"It feels good to eat with people when you're always having to eat alone," my grandmother's friend said at the Columbia, Mississippi Catholic church's monthly senior citizens' potluck. I didn't expect this from her, a lively New Orleans native who ran in at the last minute and brought her fried chicken, jittery energy, and ebullient commentary. But she's right: I love to eat, but it's just not as satisfying to eat by myself.
We go to Columbia, Mississippi because my grandmother, 82, and grandfather, 89, aren't able to travel anymore. They used to drive up to Memphis, no problem, but now it is iffy whether they should even be driving to Hattiesburg, twenty minutes away from their house, so driving for five-and-a-half hours is out of the question. For me, nervous as all get out about even lesser dangers, to be riding in the back of the Buick with my grandfather at the wheel is a major feat, but he is so gentle and funny and kind that I would sooner die if I offended him in any way. So we go places if everyone's up for it, and we visit their surprisingly vast and tightly-knit network of friends and relatives.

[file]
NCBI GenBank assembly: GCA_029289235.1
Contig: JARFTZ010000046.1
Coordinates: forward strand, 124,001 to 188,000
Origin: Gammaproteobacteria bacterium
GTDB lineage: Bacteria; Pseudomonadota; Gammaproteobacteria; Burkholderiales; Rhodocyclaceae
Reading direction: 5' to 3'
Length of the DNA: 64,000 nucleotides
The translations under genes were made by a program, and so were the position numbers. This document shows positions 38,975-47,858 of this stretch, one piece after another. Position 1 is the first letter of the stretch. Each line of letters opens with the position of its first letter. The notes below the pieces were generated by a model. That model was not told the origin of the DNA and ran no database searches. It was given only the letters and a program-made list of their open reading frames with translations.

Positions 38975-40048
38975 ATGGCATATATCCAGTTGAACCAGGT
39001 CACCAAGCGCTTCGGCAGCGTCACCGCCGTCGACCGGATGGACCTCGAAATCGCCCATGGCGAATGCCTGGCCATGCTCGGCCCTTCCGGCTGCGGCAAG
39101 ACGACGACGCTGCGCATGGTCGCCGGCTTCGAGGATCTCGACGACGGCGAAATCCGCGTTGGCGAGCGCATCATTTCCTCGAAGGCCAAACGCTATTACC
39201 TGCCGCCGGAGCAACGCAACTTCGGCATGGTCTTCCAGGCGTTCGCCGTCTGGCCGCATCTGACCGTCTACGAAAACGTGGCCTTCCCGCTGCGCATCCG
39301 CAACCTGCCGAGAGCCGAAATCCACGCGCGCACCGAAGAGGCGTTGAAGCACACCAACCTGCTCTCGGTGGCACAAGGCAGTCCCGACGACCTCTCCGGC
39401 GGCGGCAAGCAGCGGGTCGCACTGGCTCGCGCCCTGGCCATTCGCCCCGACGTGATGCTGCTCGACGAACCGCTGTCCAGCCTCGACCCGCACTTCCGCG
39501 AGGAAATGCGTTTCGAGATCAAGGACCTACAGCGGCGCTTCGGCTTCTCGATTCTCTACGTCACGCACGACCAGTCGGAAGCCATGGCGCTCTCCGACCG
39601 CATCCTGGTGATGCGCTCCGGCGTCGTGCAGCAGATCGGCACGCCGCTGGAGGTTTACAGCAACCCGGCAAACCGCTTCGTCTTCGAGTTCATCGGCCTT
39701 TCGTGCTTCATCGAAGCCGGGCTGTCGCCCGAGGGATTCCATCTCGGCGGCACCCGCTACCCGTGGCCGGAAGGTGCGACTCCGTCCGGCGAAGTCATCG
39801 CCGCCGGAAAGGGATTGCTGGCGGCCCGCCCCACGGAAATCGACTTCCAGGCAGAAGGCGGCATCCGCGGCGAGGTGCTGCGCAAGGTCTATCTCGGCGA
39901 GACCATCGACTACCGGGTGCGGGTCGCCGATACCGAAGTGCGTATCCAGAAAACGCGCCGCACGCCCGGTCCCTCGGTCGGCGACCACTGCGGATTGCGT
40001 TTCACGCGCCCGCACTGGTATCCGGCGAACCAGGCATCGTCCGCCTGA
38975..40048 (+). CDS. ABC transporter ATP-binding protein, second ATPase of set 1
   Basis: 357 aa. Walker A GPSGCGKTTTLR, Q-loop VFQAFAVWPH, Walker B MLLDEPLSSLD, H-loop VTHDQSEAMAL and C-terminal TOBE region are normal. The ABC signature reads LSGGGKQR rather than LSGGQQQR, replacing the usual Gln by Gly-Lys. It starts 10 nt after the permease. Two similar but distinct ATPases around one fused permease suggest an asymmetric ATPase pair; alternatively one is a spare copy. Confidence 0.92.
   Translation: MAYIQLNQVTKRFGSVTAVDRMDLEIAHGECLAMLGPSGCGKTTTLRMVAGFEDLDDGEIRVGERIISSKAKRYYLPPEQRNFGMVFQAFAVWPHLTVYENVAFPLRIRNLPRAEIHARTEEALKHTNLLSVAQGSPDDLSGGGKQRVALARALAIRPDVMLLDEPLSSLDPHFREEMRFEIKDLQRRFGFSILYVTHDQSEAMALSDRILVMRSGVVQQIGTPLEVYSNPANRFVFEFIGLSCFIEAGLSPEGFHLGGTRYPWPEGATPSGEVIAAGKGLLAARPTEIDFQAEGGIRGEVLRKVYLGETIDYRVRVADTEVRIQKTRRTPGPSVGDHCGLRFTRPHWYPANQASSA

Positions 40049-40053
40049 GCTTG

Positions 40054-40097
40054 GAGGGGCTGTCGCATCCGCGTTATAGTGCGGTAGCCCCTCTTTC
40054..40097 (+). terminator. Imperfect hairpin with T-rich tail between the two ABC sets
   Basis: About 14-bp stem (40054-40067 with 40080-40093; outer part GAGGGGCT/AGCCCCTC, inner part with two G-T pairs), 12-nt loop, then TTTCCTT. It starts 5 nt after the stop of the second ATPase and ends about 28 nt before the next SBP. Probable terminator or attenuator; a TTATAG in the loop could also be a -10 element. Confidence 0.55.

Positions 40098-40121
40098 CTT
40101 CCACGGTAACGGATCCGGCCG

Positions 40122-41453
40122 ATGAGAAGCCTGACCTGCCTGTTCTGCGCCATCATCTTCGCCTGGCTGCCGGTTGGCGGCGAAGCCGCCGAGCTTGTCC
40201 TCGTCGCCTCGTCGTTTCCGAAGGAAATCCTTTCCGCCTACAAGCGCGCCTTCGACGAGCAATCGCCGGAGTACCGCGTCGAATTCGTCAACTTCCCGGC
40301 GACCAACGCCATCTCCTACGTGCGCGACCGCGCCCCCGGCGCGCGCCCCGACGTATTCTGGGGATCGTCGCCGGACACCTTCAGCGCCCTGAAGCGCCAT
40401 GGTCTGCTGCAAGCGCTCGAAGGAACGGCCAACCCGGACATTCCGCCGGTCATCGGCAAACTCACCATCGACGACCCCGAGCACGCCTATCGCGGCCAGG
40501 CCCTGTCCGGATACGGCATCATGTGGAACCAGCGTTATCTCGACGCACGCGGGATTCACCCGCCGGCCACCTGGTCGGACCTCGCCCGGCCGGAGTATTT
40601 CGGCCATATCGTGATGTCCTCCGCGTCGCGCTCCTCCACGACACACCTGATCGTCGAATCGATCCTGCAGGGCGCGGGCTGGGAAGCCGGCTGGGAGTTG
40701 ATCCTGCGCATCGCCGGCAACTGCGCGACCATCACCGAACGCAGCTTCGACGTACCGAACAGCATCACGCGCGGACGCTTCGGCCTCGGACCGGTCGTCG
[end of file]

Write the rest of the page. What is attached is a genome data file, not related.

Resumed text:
Even so, Columbia is small. I mean, it is tiny. It is the kind of place where everyone knows everyone. People honk if they see us driving by and wave if they're sitting on the porch. My grandmother makes it her business to know what is going on with everyone, and my great-aunt writes the 'out and about' column in the local paper. (We always get a mention the week after we visit.) My mom and I walked around the Main Street square by the courthouse -- economy be damned, all the spaces were open and bustling, because everyone in this very small town has bought back into the gospel of going local -- and in the jewelry store, we talked to a lady my mom knew growing up, and I snagged a ridiculously ruffled summer dress at Berlon's Friendly Store, where my mom shopped when she was a child. Unable to identify the blond working at the clothing/Merle Norman store, church annuals are consulted and many phone calls are made, and we finally unravel the mystery of which Davis the clerk actually is after a forty-five-minute investigation.